So what leads me to my conclusion? Well, it’s not just the chemical twang, though there is that in addition to a slight synth-triggered headache that grows if I smell my arm up close for too long at a time. No, the primary telltale sign (to me, anyway) is a certain oakmoss-vetiver-tobacco-animalic musk quartet of nuances that can be emitted by isobutyl quinoline in addition to its standard leather. Those aromas are one reason why I/B is a popular raw material in fragrances spanning the tobacco, leather, and chypre (or vetiver) genres. Here, the greenness is an abstract and muted undertone, but it was definitely there, lurking in the base and popping up from time to time alongside the leather and the tobacco during the 2nd and 3rd hours, in several tests.
Yet another clue is that there is a certain quality to the leather’s muskiness here that isn’t as smooth, richly warm, ripe, and unctuously velvety as that found in natural castoreum but which resembles the sort I encounter more often in isobutyl quinoline scents. It’s a sort of animalic, leathered muskiness with sharpness and/or a bite. If you’ve tried Francesca Bianchi‘s The Lover’s Tale, Roja Dove‘s Danger Pour Homme, Tom Ford‘s Ombre Noir 16, or Histoires de Parfum‘s Marquis De Sade/1740, you’ll have encountered it before because those fragrances all have I/B, in my opinion.
Of course, I may well be mistaken about the inclusion here but, on my skin, the totality of factors suggests to me that Mr. Lobb has used isobutyl quinoline to add complexity to the listed tobacco note while also creating a different and much stronger leatheriness in its base than ever existed on me in Kiste 2015.
Then again, the way a number of the raw materials in Kiste 2022 have aromas similar to those of other things makes it possible I have inadvertently fallen for olfactory mimicry. For example, perhaps the leatheriness is simply from tobacco, though I find that very hard to believe given its many nuances, or perhaps the mossy greenery is from scotch heather which I’ve never smelled before but which reportedly has a few aromas in common with isobutyl quinoline. One site says scotch heather smells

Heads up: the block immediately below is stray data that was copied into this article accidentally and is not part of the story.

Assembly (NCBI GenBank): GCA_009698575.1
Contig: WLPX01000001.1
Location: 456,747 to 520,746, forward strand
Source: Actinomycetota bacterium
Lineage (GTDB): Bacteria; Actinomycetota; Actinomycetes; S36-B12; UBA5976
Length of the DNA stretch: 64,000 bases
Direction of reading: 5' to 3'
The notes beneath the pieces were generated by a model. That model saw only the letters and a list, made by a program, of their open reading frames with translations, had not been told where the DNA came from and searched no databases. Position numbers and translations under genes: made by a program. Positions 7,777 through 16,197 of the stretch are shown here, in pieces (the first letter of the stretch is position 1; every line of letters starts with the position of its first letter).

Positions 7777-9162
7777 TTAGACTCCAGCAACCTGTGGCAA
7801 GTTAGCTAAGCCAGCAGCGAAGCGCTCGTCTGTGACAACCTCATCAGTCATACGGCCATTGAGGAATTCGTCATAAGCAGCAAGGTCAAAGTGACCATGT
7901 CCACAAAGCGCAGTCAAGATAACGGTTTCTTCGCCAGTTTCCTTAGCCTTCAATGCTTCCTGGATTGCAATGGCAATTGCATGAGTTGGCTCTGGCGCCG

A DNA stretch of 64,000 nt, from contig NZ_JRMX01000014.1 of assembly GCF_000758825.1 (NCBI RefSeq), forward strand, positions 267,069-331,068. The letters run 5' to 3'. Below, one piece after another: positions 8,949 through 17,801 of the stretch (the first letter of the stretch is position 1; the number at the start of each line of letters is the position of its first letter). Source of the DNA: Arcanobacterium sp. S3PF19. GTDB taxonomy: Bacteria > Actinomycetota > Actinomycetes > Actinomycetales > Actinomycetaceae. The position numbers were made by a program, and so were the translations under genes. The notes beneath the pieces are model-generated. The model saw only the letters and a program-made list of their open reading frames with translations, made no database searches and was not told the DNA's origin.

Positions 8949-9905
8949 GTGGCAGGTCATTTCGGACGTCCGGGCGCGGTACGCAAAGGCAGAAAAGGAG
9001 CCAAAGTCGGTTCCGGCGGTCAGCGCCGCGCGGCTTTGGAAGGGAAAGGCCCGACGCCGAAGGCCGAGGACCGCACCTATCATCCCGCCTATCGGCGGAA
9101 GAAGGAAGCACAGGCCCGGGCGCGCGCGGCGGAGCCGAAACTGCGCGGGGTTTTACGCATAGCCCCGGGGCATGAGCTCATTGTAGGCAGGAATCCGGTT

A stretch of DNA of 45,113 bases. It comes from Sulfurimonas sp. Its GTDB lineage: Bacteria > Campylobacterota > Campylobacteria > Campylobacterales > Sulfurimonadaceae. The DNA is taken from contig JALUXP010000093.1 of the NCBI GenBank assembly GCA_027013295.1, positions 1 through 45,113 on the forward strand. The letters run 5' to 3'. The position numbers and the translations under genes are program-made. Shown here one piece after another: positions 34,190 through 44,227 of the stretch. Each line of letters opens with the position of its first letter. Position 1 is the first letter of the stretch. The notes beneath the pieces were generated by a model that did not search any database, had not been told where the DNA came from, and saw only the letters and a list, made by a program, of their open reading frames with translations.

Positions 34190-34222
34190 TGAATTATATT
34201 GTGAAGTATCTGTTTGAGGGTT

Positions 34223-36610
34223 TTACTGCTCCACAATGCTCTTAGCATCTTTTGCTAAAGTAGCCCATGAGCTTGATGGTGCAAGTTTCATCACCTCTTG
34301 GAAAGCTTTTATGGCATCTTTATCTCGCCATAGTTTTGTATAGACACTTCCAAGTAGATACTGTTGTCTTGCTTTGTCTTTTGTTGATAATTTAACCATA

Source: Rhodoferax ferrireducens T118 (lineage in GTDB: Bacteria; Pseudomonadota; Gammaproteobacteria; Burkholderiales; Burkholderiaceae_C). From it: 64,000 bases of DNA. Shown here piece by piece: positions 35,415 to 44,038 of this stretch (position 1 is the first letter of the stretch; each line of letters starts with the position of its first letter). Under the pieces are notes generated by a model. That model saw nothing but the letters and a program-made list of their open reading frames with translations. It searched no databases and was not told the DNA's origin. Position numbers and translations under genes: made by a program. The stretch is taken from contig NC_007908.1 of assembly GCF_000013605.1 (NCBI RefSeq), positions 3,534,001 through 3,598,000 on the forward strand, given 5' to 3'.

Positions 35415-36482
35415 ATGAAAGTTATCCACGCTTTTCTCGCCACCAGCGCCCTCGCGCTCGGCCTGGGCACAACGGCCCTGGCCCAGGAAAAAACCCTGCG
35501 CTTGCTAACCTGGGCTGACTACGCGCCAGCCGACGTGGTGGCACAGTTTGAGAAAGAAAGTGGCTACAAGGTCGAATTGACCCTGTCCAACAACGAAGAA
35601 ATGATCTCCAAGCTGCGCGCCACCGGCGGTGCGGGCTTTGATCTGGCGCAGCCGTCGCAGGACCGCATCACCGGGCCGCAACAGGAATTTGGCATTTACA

mossy and woody, and its smell is pretty subtle. A light and fresh fragrance that’s ambient rather than atmospheric, it’s pleasant but not overbearing. If you’re frolicking through a heathery field, you’ll probably notice an earthy, musky smell.
Whatever the source of these various unexpected and unlisted aromas, I can only tell you what things smell like or resemble during my experiences and to my nose. The goal is to give you the most complete picture that I can, and I hope I’ve done that, so let’s move on from the raw material discussion and what aroma might come from where.
When smelled from afar, Kiste 2022 is simpler and more monolithic from the second hour onwards. It’s an increasingly blurry, sometimes almost muddy, sometimes almost “wall-of-notes,” gourmand oriental haze of: booziness; juicy and honeyed sweet fruits; spicy-woody, dry-sweet patchouli; caramel-vanilla amber, spice; loads of different sorts of dark, smoky, musky, gritty, and leathery elements; and a quiet, rather muffled, pop of abstract floralcy.
Up close, however, the finer details are visible if I focus and sniff for a while, including the growing suggestion of an osmanthus-like bouquet with tangy apricot, black tea, black leather, musky, and floral tonalities. It pretty much obliterates any lingering, remaining suggestion of impressionistic jasmine/honeysuckle on my skin from the end of the 2nd hour until the 8th hour.
Kiste doesn’t change in any dramatic way on me from the end of the 2nd hour until late in its drydown except in terms of the order, prominence, and/or nuances of certain notes when I smell the fragrance up close.
For example, early in the 4th hour or about 3.25 hours in, the leather note becomes the lead note and smells increasingly animalic, musky, and skanky on my skin, almost as if it had been doused with civet and castoreum. Plumes of smoke rise from it in equally strong intensity. All of it engulfs and overshadows the tobacco while also drying out further with every passing minute the honeyed, fruity, and boozy elements as compared to before. Still, the latter remain enough for me to think repeatedly to the davana booze, skanky leather, amber, and dark musk elements of Histoires de Parfums Marquis de Sade/1740 (minus the latter’s cumin or its leather ass-chaps imagery). 1740 is not an olfactory association that ever happened when I wore Kiste 2015. As a side note, the sense of any greenness from the isobutyl quinoline (or scotch heather?) vanishes as well.